This evening was my turn to join the junior high school neighborhood patrol so I delivered the tamagoyaki and headed off to school to unlock the patrol box and don an international orange mesh vest with reflective strips and walk around the neighborhood with three other PTA moms for forty minutes. When I returned the vests after our uneventful tour of the neighborhood the track coaches came over to thank me for taking some of the team members to the big track meet on Saturday. It had been a Saturday open house at school so they hadn't been able to take the team and they needed a parent to accompany the members scheduled for that day's events.

It made for a busy day on Saturday but I enjoyed watching the kids go through their warming up routines and competing. M ran in the girls' 800 meter event which was broken down into about 18 heats of 20 or 21 runners and she came in about fiftieth over all, not good enough to go to the "all Tokyo" event in July, but better than her personal best so far, so she was quite satisfied. Her best friend came in first over all in the girls 100 meter hurdles and a few of the other team members also qualified for the next stage.


Rain and Trains

After so many rainy days last week, rainy season here has been officially declared on the public television news. The trains have had troubles with all the rain and have been running slightly off schedule. It made for a bit of a delay on Tuesday when I took my friend from downstairs with me to the Cancer Center for her quarterly exam. We ran into the morning commuter rush and the trains were very crowded. At one station there were eight extra assistants on the platform assuring that the doors would actually close by either delicately tucking people into the train or barring the way so more people wouldn't lean into the masses on the train hoping to be absorbed and on their way to work instead of waiting for the next train. When the doors finally closed, trapping bits of umbrella tips and clothing to get soaked on the way to the next station where the doors on that side of the train open, the assistance crew did gestures to convey departure readiness to the conductor while carefully watching to make sure people were far enough back from the train. I plan to get the Dance of the Metro Assistants on my phone video next time I find myself on that platform in a rainy rush hour. They had lovely neon green vests and white gloves.

I maneuvered a space for my 77 year old neighbor near the courtesy seats and made sure that nobody could shove her or bump into her; she doesn't need that with brittle bones as a long term stage IV breast cancer survivor who beat all those bone mets. The person in the seat in front of us even responded positively to my request to please let my friend have the seat so the trip went well.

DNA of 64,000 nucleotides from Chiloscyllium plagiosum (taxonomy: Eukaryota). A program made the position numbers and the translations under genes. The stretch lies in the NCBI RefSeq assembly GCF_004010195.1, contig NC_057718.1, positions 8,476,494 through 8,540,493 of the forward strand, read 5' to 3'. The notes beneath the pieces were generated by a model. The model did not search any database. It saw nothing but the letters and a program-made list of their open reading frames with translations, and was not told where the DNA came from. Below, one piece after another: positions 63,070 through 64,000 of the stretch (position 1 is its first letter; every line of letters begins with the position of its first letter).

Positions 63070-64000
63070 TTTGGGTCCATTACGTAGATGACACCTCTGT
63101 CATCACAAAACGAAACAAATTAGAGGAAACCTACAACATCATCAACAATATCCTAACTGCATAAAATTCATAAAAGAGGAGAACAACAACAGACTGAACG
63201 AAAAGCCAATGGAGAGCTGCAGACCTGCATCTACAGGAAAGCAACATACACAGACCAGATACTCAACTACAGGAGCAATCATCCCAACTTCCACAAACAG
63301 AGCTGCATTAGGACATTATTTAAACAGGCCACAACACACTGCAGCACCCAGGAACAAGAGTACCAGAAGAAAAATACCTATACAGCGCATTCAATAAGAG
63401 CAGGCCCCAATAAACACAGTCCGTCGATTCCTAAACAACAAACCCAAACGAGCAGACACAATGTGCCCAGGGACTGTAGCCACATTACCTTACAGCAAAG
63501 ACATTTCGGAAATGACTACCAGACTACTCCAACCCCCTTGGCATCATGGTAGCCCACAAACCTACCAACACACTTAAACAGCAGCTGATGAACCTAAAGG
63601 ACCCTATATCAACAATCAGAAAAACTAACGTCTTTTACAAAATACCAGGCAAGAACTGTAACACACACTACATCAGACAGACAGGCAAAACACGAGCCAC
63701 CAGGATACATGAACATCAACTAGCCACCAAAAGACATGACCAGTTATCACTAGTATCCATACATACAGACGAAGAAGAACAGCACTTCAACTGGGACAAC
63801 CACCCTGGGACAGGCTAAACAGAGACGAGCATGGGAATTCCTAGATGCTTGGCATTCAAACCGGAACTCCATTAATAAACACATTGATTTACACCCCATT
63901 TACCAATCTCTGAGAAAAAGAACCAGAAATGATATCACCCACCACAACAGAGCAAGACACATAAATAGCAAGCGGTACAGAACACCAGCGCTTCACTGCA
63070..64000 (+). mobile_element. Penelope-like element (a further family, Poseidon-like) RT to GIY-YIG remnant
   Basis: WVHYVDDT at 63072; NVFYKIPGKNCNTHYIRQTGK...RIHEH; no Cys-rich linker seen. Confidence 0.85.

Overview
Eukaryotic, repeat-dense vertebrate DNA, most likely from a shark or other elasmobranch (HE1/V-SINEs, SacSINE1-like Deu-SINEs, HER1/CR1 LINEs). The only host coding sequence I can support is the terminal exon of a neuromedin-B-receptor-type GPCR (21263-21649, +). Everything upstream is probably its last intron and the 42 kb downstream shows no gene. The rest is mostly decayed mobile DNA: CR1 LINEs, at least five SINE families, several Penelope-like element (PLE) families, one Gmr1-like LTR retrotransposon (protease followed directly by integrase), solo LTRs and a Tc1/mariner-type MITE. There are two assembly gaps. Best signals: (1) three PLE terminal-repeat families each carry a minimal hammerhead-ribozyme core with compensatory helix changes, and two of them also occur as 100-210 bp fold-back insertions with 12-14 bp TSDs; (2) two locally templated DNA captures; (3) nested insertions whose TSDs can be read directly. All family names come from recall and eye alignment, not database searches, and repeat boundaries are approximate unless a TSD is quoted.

We arrived a little after 9:00 a.m. and each went our own way to get the medical part of the day over before meeting another survivor friend who synchronizes her quarterly exams with my neighbor's so they can enjoy lunch together. The ladies of this lunch club seem glad to have someone to watch over my neighbor on the trains there and back and have made me a regular member now. They've already made reservations for September.

I had my heart scan (echocardiogram) and lo and behold my ejection fraction is back up to 75%. This was a relief as I'd been concerned about decline due to Herceptin. Then I went for my I.V. and was just walking out the door of the outpatient chemotherapy center when my neighbor and her friend arrived on the escalator in search of me. We'd all finished early because many of the oncologists were away at a symposium (maybe in Chicago) so their patients weren't in for check-ups or treatment that day.

We went down to the lobby to pay our bills at the newly installed automated cashier machines which naturally had one employee (formerly from behind the cashiers' counter) beside each machine to guide patients in their use. I was a little surprised that the machines accept cash only. Other hospitals using similar machines allow debit cards, credit cards and cash options.

The rain and wind had picked up while we'd been shuffling around getting poked with needles etc. so we decided to take a taxi to the restaurant where we had reservations. Another survivor friend yet joined the three of us and we enjoyed a relaxing two hour lunch of dainty bite sized portions of too many courses of traditional Japanese cuisine for my chemo brain to remember. The discussion varied between comments on the appearance, texture, flavor and ingredients of the dishes and news about various doctors and associations. One of their favorite doctors is now the head of the Hospice Care Association in Japan now and they told me not to hesitate to ask them to contact him if I should have any questions about hospice here. He was also the doctor who got them hooked on this lunch routine. He used to have a big lunch party a few times a year with the women in his care.

Tomorrow is my big day as pre-school teacher for a day. A friend has asked me to substitute while she's off to the States for her daughter's high school graduation. I expect to have a lot of fun singing, dancing and making crafts with the cuties.